Different types of food preservatives are added to what we eat, depending on the foodstuff itself. They all prevent food spoilage, but different types do so in different ways. Some do so by killing microbes in the food, while others make it difficult for microbes to grow in the first place.
While profusely pouring ketchup on my plate for a sandwich I was recently making, I happened to notice the ingredients label. One ingredient that struck me as unusual was “preservative E211”.
It is not unusual, per se, but what comes to mind if I ask you to list the ingredients of ketchup? It would usually be tomato, sugar, salt, and water. However, food preservatives are always there in the background, guarding our favorite foods against microbes.
From a packet of chips to jams and butter that we love spreading on our slices of bread, every food item that lasts longer than a day or two seems to have added preservatives. These preservatives come in different types and all of them work differently!
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Salt And Sugar
Salt and sugar are the most historic preservatives for food. These two have been around since ancient times to preserve our food.
Salt is used on vegetables, fish and meat in a process called salting, salt curing, or corning. Sugar is used in jams and jellies and in meats like sugar-cured ham. Vegetables are usually preserved by pickling them in brine, which is a mixture of salt and water. On the other hand, meat can be rubbed with salt and dry-cured, or a salt solution might be injected into it.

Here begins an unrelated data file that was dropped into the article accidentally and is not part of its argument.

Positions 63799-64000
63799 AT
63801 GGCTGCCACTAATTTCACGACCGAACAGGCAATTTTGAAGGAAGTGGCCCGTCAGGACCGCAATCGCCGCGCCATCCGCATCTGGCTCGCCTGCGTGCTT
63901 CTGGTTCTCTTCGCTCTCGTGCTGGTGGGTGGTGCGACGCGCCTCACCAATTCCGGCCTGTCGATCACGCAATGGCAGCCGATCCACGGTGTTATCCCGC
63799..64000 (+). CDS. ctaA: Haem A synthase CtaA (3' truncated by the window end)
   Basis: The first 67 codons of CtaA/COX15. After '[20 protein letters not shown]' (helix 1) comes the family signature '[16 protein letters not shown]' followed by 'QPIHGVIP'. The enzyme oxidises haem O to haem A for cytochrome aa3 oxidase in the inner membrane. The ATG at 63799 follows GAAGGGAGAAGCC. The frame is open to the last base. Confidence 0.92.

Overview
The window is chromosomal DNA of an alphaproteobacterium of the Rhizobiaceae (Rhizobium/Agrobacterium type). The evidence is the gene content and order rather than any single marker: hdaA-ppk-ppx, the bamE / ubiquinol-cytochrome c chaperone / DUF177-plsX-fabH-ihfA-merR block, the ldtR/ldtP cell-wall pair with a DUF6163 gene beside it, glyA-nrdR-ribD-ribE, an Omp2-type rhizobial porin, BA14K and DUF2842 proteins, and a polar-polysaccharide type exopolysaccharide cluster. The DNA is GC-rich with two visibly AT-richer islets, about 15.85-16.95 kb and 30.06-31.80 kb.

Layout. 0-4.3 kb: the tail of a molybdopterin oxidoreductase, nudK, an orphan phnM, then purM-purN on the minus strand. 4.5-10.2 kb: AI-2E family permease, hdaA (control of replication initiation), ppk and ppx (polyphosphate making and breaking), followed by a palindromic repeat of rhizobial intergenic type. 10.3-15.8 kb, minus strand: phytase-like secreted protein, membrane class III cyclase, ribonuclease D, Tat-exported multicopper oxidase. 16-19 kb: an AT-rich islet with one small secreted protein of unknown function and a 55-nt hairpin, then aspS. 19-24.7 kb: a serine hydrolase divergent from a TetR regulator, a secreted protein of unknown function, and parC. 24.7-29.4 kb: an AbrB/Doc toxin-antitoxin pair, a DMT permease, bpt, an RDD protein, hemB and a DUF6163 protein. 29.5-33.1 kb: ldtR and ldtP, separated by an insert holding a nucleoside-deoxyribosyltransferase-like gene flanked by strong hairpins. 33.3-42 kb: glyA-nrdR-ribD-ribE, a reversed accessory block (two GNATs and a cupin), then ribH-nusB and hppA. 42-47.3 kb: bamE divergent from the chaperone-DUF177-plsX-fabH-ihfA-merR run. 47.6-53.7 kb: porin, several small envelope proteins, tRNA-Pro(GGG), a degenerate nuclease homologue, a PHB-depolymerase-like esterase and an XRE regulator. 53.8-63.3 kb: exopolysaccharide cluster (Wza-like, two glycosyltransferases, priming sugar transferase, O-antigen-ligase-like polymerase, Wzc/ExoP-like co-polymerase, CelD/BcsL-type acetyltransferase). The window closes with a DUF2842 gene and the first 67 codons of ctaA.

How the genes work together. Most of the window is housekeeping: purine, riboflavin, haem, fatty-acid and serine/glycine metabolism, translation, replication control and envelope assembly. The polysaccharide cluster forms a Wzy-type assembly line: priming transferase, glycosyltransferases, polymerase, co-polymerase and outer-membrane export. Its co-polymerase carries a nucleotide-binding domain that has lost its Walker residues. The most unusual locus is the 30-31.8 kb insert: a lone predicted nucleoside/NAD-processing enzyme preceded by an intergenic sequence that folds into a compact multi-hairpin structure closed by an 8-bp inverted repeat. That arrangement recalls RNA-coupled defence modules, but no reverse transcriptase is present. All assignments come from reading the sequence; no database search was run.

How salt and sugar work is as simple as ABC. The addition of salt and sugar makes the surrounding medium hypertonic. This means that it has a higher concentration of solute, as compared to the solute concentration inside a microbial cell. When a bacterial cell lands on the food that has been cured, its insides have more water (or solvent) molecules, as compared to the outside medium, which is hypertonic.
What then happens is a simple process called plasmolysis. The water molecules move from their higher concentration to their lower concentration. This means that they move from the inside of the bacterial cell to the outside environment. This happens to maintain equilibrium, but it leaves the bacterial cell dehydrated. It then dies in the absence of an appropriate amount of water.
A higher concentration of salt or sugar molecules in such scenarios might sometimes even rupture the microbe’s one-cell body. The reason is the pressure differences between the outside and inside of the cell.
In another mechanism, sugar and salt can interfere with the enzymatic activity of a microbe. They might also weaken the molecular structure of the microbe’s DNA, rendering it incapable of functioning normally.
Sugar is also known to act as a food preservative indirectly. It accelerates the buildup of other antimicrobial substances from the growth of certain microorganisms. For instance, sugar is converted into ethanol in wine due to fermentation by the yeasts.
Nitrates And Nitrites
This is another class of food preservatives naturally found in water, fresh fruits, and vegetables. Nitrates and nitrites are primarily added in ham, bacon, salami, and some cheese and cheese products. They prevent some cheeses from causing bloating. Nitrates and nitrites are used in the form of their salts.
These prevent the spoilage of food by microbes, particularly Clostridium botulinum, which causes botulism, a deadly form of food poisoning. It is suggested that nitric oxide (formed from nitrite) reacts with the iron-sulfur protein of bacteria, which is essential for their metabolism. With the metabolism of the bacteria inhibited, the nitrite functions as a preservative.
Experiments have also revealed that the addition of nitrate to a glucose medium containing C. botulinum caused a large and rapid decrease of intracellular ATP concentration of the bacteria. Not only that, but there was a significant excretion of pyruvate too. With ATP reduced and iron-sulfur proteins inhibited, the nitrite does its work of protecting our food from this bacterium.